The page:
Stigma Within the Context of HIV: Exploring the Concept

Tuesday, July 12, 2011: 2:25 PM

Aubrey Florom-Smith, BSN, RN
School of Nursing and Health Studies, University of Miami, Coral Gables, FL
Joseph P. De Santis, PhD, ARNP, ACRN
School of Nursing & Health Studies, University of Miami, Coral Gables, FL

Learning Objective 1: The learner will be able to describe a working definition of HIV-related stigma.

Learning Objective 2: The learner will be able recognize that HIV-related stigma scales measure HIV-related stigma differently.

Purpose: Over one million people are living with HIV in the United States. HIV treatment and testing advances have shifted HIV infection from an acute to a chronic disease, allowing for an increased lifespan for those who test and treat early. However, stigma is a recurring challenge to HIV testing, care and prevention. Further, this challenge may be exacerbated by the unique effects of stigma among persons belong to traditional high risk groups. The purpose of this integrative literature review is to explore the concept of HIV-related stigma as experienced by individuals affected by HIV in the United States. A clearer understanding of this concept is the foundation for development of interventions that address HIV-related stigma.  

Methods: An integrative literature review was conducted of research studies in the United States that focused on HIV-related stigma from the years of 2000 to 2010. Literature from nursing and related disciplines were included. PubMed, CINAHL Plus, and PsychInfo were searched using the key search terms: HIV-related stigma, HIV related stigma, AIDS related stigma, adults, older adults, people living with HIV/AIDS, gay men, bisexual men, MSM, women, caregivers, African Americans, Hispanics, and health care providers.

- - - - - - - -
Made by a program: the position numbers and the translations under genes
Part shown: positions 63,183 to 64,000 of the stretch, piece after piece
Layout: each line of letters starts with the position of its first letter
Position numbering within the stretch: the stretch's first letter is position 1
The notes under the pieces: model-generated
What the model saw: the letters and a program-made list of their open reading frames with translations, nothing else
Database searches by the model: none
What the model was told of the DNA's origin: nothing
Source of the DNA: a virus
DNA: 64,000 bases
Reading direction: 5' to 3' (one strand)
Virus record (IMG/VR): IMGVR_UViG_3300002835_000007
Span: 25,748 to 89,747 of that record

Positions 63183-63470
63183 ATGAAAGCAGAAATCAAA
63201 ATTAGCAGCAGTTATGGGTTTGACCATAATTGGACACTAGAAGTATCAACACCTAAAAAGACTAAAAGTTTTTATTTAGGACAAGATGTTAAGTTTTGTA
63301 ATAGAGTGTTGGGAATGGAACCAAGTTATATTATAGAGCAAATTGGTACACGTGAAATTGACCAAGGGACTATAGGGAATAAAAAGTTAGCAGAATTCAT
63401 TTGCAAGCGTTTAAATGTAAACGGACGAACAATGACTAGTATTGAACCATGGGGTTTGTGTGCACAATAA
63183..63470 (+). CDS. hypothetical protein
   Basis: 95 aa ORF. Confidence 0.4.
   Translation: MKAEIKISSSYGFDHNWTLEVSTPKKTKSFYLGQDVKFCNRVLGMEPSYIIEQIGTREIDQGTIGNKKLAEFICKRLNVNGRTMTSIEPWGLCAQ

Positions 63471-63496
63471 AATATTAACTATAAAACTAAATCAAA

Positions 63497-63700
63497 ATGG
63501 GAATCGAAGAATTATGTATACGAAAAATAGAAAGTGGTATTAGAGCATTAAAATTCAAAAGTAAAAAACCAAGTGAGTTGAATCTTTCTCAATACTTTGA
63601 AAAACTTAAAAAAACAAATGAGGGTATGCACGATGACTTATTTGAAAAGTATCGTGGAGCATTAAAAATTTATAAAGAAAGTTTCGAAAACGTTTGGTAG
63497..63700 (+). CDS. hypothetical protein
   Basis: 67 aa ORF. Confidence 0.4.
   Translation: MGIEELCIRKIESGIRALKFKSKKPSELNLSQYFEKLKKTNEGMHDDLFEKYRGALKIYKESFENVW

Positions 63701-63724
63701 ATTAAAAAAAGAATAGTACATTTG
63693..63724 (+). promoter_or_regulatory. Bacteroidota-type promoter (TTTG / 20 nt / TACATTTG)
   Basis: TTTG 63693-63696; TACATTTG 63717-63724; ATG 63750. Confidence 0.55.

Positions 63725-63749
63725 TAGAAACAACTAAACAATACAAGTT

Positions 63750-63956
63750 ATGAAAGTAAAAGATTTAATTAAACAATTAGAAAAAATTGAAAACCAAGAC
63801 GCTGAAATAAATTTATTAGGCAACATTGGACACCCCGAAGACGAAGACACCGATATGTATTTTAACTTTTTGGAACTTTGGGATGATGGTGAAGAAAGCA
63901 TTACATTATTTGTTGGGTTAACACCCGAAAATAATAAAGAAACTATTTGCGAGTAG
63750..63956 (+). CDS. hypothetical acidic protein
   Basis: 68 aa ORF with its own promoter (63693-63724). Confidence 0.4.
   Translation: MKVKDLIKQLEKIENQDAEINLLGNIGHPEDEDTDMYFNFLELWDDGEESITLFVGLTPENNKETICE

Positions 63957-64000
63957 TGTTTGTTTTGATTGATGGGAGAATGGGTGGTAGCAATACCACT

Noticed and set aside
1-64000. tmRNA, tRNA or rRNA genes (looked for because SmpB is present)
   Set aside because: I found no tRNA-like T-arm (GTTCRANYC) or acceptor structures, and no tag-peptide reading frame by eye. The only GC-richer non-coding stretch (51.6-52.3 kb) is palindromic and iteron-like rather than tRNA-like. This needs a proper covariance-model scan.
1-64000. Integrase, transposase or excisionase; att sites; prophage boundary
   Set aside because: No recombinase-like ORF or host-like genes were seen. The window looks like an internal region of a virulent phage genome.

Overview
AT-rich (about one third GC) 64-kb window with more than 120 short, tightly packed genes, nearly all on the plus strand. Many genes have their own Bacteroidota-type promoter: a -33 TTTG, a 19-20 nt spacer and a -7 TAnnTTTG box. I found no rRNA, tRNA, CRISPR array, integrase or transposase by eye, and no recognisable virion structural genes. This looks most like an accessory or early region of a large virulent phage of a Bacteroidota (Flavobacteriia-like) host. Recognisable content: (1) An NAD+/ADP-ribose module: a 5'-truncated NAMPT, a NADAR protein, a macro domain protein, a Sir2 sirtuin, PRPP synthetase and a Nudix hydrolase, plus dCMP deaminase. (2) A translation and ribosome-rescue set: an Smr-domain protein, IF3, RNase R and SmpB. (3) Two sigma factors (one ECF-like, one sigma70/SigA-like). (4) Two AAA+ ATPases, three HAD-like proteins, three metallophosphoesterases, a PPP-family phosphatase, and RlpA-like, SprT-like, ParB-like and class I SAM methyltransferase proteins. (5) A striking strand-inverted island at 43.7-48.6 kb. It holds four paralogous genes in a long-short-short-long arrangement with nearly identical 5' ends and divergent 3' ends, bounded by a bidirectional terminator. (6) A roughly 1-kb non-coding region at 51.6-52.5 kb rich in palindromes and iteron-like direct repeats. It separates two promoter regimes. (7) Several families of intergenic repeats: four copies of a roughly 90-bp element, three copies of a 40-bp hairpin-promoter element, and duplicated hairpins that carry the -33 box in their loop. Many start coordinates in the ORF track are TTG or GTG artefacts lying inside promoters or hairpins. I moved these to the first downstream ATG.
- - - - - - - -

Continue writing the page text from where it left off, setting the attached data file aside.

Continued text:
Results: HIV-related stigma is a universal phenomenon for people infected with HIV. A working definition is HIV-related stigma is the collection of adverse attitudes, beliefs and actions of others towards those affected by HIV and may result in deleterious beliefs or actions taken by persons living with HIV infection. Instruments developed and tested to measure HIV-related stigma have not been extensively used, compared, or correlated.

Conclusion: Future research with HIV-related stigma should focus on examining commonalities of HIV-related stigma across subgroups. Further development of the concept will afford nurses the opportunity to develop clinically-useful instruments and to design effective interventions to reduce HIV-related stigma.